LGBTQ Magazine

“The Place Where Circles Overlap” (Queer) Zines by Miyuki Baker

By Wildgender @wildgender


Among many (queer) art projects that I’ve participated in over years one of my favorite is the zine project by Miyuki Baker. She calls herself a resident of the place where circles overlap.

Miyuki Baker is a queer, multi-racial/lingual, female mixed-media artist. After graduating from Swarthmore College in 2012, where she was involved in queer Asian activism and making art, she received the Watson Fellowship to travel the world in search of queer artists and activists and made 8 zines highlighting what she learned, under her publishing house Queer Scribe Productions.

I asked Miyuki to tell me about the project and how she went about it. Here’s what she said:

“Making art is a way to physically merge visual cultures together, and to call people into action. In queer communities around the world, art - whatever the form may be – film, dance, poetry, painting, is being created in large numbers in an effort to increase visibility, combat homo & trans-phobia and achieve equal rights. On my 15 month trip around the world making zines, I explored the art making of queer communities in eight countries. As a mixed media artist myself, I was curious to know why a certain media of artistic expression was chosen over another, and if these decisions were enhanced or altered by the social and political environments or historical traditions of the country. As a self-published and low-budget medium, I believe zines are such a powerful way to record and share the stories and creativity of people not represented in mainstream media. My publishing house “Queer Scribe” is meant to not only represent the importance of alternative media and documentation but also the need for communities to create their own visibility.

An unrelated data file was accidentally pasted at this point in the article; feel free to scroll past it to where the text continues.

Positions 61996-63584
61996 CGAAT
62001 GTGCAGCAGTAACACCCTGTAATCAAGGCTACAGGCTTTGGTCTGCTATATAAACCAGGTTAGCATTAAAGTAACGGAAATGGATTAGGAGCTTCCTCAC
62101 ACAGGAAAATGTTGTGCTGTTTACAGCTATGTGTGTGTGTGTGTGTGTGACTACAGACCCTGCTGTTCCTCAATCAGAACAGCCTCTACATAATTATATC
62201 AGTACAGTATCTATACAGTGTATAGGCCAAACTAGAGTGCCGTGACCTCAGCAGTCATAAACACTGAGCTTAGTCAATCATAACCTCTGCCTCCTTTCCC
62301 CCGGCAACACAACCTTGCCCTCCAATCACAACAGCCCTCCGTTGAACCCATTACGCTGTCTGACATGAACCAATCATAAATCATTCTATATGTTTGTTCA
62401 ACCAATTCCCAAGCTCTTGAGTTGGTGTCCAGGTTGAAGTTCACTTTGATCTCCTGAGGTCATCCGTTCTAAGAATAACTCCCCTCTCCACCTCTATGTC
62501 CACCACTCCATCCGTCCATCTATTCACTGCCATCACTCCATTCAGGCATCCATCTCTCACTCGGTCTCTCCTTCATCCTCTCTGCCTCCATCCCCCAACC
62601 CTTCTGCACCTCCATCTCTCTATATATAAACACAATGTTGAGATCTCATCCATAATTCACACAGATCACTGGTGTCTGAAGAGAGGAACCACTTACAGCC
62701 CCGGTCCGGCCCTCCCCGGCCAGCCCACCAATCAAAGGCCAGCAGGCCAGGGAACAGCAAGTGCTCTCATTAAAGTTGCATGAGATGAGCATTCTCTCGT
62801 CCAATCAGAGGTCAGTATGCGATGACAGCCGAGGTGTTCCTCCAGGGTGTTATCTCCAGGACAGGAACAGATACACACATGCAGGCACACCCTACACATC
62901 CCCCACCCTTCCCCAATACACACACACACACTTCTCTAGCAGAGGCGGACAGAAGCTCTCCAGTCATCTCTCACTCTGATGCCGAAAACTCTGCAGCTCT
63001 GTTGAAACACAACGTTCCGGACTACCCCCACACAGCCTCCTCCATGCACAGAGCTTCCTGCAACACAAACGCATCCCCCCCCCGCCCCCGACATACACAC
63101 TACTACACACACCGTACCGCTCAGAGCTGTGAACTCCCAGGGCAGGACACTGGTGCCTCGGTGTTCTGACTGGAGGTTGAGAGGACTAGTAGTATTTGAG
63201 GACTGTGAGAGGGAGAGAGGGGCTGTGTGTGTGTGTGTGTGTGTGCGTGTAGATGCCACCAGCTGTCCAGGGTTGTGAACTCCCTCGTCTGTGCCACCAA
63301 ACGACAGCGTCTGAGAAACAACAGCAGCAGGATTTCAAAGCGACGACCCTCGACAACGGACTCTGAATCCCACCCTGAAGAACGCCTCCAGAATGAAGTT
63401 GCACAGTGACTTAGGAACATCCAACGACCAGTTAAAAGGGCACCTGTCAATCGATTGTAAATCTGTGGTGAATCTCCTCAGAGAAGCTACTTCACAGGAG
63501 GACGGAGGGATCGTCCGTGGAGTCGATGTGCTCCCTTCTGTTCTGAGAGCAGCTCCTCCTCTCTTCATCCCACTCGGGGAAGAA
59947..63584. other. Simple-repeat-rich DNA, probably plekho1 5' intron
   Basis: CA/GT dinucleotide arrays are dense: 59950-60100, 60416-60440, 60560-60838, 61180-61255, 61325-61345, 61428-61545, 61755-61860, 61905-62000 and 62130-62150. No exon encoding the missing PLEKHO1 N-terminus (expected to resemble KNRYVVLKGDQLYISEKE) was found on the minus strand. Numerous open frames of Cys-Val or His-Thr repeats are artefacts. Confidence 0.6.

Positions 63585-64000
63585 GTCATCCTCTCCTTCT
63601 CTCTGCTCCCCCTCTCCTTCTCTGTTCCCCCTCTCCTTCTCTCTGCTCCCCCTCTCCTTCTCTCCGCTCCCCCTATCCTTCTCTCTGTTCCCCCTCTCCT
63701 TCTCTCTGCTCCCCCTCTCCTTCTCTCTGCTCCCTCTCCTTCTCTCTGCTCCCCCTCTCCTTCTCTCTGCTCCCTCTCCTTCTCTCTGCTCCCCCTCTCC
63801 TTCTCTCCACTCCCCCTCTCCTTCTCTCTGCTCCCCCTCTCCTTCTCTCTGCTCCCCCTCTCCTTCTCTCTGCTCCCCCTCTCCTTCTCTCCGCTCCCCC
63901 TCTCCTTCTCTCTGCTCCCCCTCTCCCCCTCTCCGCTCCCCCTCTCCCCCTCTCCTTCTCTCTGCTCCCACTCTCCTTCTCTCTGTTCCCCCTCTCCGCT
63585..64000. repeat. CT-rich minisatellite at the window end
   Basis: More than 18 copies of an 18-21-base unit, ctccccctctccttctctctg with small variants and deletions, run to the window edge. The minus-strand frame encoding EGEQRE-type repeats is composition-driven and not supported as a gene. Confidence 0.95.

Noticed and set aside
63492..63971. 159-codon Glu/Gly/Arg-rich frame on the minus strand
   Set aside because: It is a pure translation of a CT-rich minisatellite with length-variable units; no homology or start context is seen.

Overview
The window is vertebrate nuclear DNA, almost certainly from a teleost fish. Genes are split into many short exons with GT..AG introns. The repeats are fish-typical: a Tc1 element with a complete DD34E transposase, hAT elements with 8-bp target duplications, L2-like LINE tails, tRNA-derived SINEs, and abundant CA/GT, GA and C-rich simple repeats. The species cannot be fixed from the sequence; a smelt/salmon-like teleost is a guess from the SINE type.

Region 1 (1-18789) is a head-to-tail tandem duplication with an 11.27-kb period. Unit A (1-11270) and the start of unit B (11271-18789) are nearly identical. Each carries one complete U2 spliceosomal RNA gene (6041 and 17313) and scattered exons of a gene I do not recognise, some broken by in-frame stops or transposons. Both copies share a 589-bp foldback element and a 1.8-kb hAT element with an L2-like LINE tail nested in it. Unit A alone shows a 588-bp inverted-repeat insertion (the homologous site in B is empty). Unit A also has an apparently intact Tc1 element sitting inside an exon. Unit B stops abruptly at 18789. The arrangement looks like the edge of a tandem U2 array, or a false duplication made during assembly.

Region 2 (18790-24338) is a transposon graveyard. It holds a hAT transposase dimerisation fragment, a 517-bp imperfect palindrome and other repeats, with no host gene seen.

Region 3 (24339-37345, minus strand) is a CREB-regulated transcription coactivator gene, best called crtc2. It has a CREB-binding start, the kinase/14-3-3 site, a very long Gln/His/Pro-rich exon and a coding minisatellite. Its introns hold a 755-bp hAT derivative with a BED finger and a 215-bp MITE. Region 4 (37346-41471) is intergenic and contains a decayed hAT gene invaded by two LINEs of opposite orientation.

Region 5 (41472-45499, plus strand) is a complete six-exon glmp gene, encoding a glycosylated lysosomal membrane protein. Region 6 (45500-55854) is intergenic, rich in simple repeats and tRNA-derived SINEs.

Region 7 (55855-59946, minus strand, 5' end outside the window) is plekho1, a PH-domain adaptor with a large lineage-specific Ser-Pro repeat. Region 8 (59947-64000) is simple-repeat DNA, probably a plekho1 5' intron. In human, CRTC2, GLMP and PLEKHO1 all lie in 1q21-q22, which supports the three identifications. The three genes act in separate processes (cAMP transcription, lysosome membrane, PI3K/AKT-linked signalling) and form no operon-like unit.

The way I went about finding folks on the road was varied and different depending on the country but for the most part, I started out with a couple of contacts who I usually found through Facebook, or OKCupid. I loved being able to stay with someone from the community because they would almost always invite me into their circle of friends and things would take off from there. Having the zine project allowed me to also spontaneously approach a lot of people randomly and ask them to talk with me about their work. In countries where I couldn’t find good leads online, or I felt like I was hitting a wall, I would just show up with my zines to a bookstore or a cafe and start asking people for ideas and contacts. That usually got a pretty great response.”

These zines are available for viewing and downloading at

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